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Telework

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Telework occurs when information and communications technologies (ICTs) are applied to enable work to be done at a distance from the place where the work results are needed or where the work would conventionally have been done. It includes:

  • Home-based telework or “telecommuting”, when an employee or contractor works at home instead of travelling to an employer’s or a customer’s premises. 
  • Mobile telework, when executives, professionals or service staffs using ICTs to enable them to spend more time with customers and to deliver “on the road” a range of services and capabilities that previously would have involved office based staff or visits to the company offices; 
  • Telecentres, providing local office facilities for people who prefer not to work at home but wish to avoid the cost, time and inconvenience of commuting;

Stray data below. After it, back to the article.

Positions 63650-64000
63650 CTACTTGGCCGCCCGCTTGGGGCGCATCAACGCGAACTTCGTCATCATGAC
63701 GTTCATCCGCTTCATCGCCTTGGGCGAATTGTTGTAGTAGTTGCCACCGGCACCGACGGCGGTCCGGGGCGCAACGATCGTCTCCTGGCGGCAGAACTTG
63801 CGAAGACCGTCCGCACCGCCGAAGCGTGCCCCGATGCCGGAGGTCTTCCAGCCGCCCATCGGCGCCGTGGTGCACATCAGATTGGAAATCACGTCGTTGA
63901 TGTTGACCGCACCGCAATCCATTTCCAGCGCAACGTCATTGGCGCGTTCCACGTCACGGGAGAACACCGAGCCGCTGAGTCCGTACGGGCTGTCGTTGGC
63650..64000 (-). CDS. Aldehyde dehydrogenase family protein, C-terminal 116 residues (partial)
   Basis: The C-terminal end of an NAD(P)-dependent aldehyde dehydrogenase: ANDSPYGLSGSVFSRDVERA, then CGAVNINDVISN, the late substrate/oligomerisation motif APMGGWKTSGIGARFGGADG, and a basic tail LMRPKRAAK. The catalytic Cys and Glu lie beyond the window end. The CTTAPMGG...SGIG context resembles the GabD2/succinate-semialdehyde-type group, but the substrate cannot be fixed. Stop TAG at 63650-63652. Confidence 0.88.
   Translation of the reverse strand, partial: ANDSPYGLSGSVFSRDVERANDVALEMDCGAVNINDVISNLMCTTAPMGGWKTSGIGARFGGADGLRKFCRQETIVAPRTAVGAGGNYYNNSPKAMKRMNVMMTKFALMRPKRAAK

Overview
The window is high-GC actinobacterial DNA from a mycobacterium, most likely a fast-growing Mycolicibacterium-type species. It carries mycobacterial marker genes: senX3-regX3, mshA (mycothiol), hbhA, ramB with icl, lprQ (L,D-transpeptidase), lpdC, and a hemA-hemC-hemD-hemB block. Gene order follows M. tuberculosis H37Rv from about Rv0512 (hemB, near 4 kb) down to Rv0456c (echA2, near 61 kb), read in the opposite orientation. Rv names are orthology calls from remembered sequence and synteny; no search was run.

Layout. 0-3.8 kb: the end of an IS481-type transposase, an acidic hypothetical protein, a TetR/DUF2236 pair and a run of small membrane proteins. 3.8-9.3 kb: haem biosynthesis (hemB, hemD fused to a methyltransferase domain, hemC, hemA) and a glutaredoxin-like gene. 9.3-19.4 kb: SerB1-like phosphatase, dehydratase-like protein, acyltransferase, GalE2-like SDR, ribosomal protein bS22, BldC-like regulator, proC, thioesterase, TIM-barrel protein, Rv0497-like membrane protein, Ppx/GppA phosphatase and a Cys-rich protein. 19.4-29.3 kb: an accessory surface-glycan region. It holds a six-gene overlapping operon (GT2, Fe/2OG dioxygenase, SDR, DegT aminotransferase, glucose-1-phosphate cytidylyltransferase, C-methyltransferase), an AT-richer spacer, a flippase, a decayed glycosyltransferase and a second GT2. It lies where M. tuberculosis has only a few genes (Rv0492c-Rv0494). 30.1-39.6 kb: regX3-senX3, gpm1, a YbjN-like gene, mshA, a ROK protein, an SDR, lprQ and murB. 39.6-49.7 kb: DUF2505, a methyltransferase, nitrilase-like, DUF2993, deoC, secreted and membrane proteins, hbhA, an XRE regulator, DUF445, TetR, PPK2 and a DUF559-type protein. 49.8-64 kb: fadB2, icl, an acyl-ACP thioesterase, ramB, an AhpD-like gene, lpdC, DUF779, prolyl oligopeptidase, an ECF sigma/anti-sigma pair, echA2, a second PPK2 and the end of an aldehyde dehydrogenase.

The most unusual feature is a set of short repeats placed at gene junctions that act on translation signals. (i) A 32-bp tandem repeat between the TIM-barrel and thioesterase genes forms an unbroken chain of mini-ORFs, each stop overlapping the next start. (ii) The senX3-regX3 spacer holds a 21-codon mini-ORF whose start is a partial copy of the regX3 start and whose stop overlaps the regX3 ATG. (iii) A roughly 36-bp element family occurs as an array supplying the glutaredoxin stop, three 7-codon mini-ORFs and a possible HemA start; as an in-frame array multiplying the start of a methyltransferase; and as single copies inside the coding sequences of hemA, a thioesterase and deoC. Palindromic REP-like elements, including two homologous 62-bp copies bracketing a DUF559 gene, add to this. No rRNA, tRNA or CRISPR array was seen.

• Telecottages, which provide local communities with access to skills development, high performance ICTs, and the networking and socialisation aspects of work that may be missed by a home based worker. 
  • Functional relocation, where business functions that previously were located close to the customer are concentrated and delivered at a distance; examples include both “front office” (selling activities previously done in the High Street, now delivered by phone or computer networks) and “back office” (service and maintenance work previously done “on site”, which may now be done anywhere in the world using remote access to systems).

Telework also affects some kinds of “outsourcing”, in that many kinds of work can now be done from thousands of miles away and “outsourced” across national borders. Telework has also been said to include “dispersed team working”, in which (for example) an engineering company uses three or more teams in different time zones to work 24 hours a day on a time-sensitive customer tender, with each team “passing the baton” to the next at the end of its working day.

As well as affecting the individual and the enterprise telework has significant economic and trade implications, for example many jobs in computer programing that might previously have been done in California or in Sweden are now done in Bangalore. Understanding telework in all its ramifications is essential to the future of work and jobs.

Source: eto.org.uk

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